Make God No. 1 in Your Life!
“It is useless for you to work so hard from early morning until late at night, anxiously working for food to eat; for God gives rest to his loved ones” (Psalm 127:2, New Living Translation).
Prioritizing work over family is a major problem in ministry. Make sure you have the appropriate work/life balance.
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DEVELOP YOUR THREADS
“A cord of three strands is not quickly broken” (Ecclesiastes 4:12).
I began focusing on these three “threads” about 15 years ago. God is first in my life, my family is second, and my career is third. It’s easy to say these are one’s top priorities—in this order—but the follow-through is much more difficult! Here are my three threads, explained in greater detail:
1. Biblical Thread: Knowing God is No. 1 gives you more perspective into your personal and ministry life.
• Let God lead—from simple belief in God to trusting in him (Proverbs 3:5-6).
• Know your purpose—from earning a living to serving a purpose (Romans 8:28).
• Lead by example—from what I do to who I am (Matthew 5:16).
• Be a servant leader (the best leadership style)—from getting the most out of employees to bringing out the best in employees (Mark 10:43-45).
• Integrate—from balancing people and profits to integrating people and profits (Exodus 18:21).
• Move from success to significance (Jeremiah 29:11).
• Be a shepherd—from growing with him to helping others grow in him (1 Peter 5:2).
• Be patient—from sprinting under pressure to running with purpose (Hebrew 12:1).
2. Business Thread:
• Help build churches through sound financial practices.
• Help churches build people through stewardship principles.
• Maintain nonnegotiable principles on fiduciary responsibilities.
• Place people in the right seat on the bus (after getting people on the bus to start with).
• Find creative new ways to provide financing for churches.
• Set realistic goals.
• Maintain sound fiscal responsibilities and budgetary parameters.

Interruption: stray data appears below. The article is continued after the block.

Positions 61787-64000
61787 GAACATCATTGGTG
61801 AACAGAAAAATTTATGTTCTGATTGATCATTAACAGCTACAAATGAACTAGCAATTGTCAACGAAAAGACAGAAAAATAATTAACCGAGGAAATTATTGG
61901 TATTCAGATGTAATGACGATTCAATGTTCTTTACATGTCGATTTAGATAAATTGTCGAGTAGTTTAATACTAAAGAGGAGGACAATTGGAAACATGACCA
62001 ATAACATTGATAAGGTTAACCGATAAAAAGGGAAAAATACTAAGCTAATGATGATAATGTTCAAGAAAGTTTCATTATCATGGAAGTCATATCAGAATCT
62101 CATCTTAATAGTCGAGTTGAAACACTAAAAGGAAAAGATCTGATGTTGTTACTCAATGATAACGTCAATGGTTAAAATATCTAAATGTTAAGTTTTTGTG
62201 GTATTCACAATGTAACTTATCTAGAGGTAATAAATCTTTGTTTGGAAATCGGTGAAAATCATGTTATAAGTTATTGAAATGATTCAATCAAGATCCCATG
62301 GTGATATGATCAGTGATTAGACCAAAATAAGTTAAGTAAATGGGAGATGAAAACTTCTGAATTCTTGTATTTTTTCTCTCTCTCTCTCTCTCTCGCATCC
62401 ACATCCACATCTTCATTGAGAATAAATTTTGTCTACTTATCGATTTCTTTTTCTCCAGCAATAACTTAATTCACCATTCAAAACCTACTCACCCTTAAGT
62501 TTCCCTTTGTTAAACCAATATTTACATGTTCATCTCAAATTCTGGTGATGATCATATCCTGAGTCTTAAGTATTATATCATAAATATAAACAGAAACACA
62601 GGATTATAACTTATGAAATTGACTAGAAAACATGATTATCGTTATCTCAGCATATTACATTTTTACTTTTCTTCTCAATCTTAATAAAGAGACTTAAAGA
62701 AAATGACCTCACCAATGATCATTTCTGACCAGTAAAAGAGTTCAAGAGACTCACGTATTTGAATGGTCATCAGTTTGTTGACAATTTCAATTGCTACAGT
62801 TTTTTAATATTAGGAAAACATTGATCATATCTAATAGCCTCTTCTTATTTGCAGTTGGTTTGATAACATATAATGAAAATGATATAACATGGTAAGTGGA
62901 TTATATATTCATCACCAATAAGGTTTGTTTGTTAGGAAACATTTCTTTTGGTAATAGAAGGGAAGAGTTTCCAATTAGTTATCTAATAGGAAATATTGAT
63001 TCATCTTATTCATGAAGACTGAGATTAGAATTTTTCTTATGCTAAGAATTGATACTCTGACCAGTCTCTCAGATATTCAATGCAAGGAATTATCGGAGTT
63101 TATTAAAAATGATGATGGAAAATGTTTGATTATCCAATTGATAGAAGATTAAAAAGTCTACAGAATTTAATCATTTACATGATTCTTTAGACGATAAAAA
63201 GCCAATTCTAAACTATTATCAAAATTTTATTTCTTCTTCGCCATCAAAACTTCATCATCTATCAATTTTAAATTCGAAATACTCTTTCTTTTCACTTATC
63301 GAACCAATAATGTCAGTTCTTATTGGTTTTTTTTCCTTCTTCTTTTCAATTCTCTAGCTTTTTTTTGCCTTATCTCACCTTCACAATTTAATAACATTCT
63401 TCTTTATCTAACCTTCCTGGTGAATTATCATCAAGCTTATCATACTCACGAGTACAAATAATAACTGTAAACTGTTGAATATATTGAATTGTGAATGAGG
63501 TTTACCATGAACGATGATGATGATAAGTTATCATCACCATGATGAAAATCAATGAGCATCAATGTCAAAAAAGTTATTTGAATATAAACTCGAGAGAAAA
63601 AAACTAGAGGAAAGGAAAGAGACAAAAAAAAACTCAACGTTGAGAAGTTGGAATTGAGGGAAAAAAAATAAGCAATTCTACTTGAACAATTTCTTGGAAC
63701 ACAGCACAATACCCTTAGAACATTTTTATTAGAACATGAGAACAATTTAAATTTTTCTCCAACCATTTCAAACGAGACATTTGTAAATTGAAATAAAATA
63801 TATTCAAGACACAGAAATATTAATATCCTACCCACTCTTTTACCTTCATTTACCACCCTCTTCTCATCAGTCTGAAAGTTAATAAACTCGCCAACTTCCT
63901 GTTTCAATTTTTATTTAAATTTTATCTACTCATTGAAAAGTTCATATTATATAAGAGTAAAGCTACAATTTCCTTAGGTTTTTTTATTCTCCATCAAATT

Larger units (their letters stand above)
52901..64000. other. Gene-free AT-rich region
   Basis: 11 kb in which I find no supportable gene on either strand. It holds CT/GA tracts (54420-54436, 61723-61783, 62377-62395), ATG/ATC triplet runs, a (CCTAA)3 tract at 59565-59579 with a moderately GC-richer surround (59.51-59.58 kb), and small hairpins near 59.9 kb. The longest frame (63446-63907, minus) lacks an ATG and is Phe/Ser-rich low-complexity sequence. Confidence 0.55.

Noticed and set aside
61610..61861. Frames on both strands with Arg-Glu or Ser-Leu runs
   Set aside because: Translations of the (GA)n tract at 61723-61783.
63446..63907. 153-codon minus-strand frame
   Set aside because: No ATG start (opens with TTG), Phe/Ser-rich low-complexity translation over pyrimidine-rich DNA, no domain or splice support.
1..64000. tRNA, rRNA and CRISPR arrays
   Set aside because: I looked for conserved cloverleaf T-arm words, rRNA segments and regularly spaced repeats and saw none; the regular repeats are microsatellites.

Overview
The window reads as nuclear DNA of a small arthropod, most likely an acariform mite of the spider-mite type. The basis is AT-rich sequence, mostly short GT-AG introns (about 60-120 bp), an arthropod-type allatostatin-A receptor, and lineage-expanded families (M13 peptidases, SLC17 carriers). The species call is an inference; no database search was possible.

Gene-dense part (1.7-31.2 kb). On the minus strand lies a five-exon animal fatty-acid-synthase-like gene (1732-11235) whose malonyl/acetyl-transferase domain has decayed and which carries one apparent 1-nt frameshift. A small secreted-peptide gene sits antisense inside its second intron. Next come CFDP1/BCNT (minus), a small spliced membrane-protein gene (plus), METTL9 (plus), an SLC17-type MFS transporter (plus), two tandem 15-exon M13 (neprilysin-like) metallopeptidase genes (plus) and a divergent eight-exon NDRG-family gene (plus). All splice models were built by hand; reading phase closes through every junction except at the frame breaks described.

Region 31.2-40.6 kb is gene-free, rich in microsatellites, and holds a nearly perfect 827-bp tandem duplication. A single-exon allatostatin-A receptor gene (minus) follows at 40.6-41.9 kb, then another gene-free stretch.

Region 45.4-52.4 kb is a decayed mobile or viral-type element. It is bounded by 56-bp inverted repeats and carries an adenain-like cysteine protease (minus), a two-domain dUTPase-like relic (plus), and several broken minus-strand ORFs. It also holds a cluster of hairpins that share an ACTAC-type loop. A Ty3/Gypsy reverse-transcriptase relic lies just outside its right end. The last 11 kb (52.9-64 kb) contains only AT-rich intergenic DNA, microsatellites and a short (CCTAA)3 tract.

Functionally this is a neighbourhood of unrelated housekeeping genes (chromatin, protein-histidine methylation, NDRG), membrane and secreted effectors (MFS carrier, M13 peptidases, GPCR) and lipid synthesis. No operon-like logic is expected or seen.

• Multiply—mentor and groom the next generation of leaders.
3. Relational Thread:
• Follow the Word and tell others about it (Matthew 28:19-20).
• Tame the tongue. “Likewise the tongue is a small part of the body but it makes great boasts. . . . With the tongue we praise our Lord and Father, and with it we curse human beings, who have been made in God’s likeness” (James 3:5, 9).
• Consider the perspective of others. “Humble yourselves, therefore, under God’s mighty hand, that he may lift you up in due time” (1 Peter 5:6).
• Empower and release. “Teach them his decrees and instructions, and show them the way they are to live and how they are to behave” (Exodus 18:20).
• Listen. “Everyone should be quick to listen, slow to speak and slow to become angry” (James 1:19).
• Lead. “If it is to lead, do it diligently” (Romans 12:8).
• Teach (Romans 12:6-7).
• Mentor and develop others.
• Instill and engineer trust in superiors, subordinates, constituents, and peers.
• Adjust with each circumstance.
• Determine that pressure from others will not cause you to compromise.
From this process I developed my “Thread Statement,” which I feel as passionate about now as I did 15 years ago when I wrote it:
Serving God through the leading of the facilitation of kingdom growth and kingdom influencers through biblically based financial and stewardship principles.
As I enter the final chapters of my ministry, this is my next big question: How can I move my ministry from success to significance?
In the end, my advice is to start working today to make sure you are healthy! Hire an executive coach, get to know who you are, redeploy your strengths into ministry, and watch what God does in your life!
Doug Crozier serves as CEO of The Solomon Foundation.